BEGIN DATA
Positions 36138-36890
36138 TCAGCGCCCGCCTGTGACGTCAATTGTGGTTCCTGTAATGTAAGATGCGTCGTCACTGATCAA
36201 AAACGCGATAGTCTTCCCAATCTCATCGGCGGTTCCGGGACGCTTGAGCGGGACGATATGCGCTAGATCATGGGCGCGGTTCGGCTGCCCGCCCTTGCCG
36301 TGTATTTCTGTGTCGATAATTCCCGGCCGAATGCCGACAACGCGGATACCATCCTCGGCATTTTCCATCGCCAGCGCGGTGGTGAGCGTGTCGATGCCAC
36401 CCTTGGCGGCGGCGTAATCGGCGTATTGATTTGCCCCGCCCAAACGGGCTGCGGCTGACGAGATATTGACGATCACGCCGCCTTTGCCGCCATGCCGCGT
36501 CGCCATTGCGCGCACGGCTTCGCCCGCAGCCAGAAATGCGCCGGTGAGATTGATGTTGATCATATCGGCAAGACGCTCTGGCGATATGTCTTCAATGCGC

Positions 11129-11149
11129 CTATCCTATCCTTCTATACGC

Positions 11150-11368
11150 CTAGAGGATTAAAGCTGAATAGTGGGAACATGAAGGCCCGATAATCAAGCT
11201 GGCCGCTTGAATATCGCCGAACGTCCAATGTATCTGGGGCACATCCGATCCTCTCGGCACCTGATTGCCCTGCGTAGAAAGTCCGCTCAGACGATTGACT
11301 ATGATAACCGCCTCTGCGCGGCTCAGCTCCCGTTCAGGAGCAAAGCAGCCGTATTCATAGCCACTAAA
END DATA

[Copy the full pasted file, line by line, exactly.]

Positions 36138-36890
36138 TCAGCGCCCGCCTGTGACGTCAATTGTGGTTCCTGTAATGTAAGATGCGTCGTCACTGATCAA
36201 AAACGCGATAGTCTTCCCAATCTCATCGGCGGTTCCGGGACGCTTGAGCGGGACGATATGCGCTAGATCATGGGCGCGGTTCGGCTGCCCGCCCTTGCCG
36301 TGTATTTCTGTGTCGATAATTCCCGGCCGAATGCCGACAACGCGGATACCATCCTCGGCATTTTCCATCGCCAGCGCGGTGGTGAGCGTGTCGATGCCAC
36401 CCTTGGCGGCGGCGTAATCGGCGTATTGATTTGCCCCGCCCAAACGGGCTGCGGCTGACGAGATATTGACGATCACGCCGCCTTTGCCGCCATGCCGCGT
36501 CGCCATTGCGCGCACGGCTTCGCCCGCAGCCAGAAATGCGCCGGTGAGATTGATGTTGATCATATCGGCAAGACGCTCTGGCGATATGTCTTCAATGCGC

Positions 11129-11149
11129 CTATCCTATCCTTCTATACGC

Positions 11150-11368
11150 CTAGAGGATTAAAGCTGAATAGTGGGAACATGAAGGCCCGATAATCAAGCT
11201 GGCCGCTTGAATATCGCCGAACGTCCAATGTATCTGGGGCACATCCGATCCTCTCGGCACCTGATTGCCCTGCGTAGAAAGTCCGCTCAGACGATTGACT
11301 ATGATAACCGCCTCTGCGCGGCTCAGCTCCCGTTCAGGAGCAAAGCAGCCGTATTCATAGCCACTAAA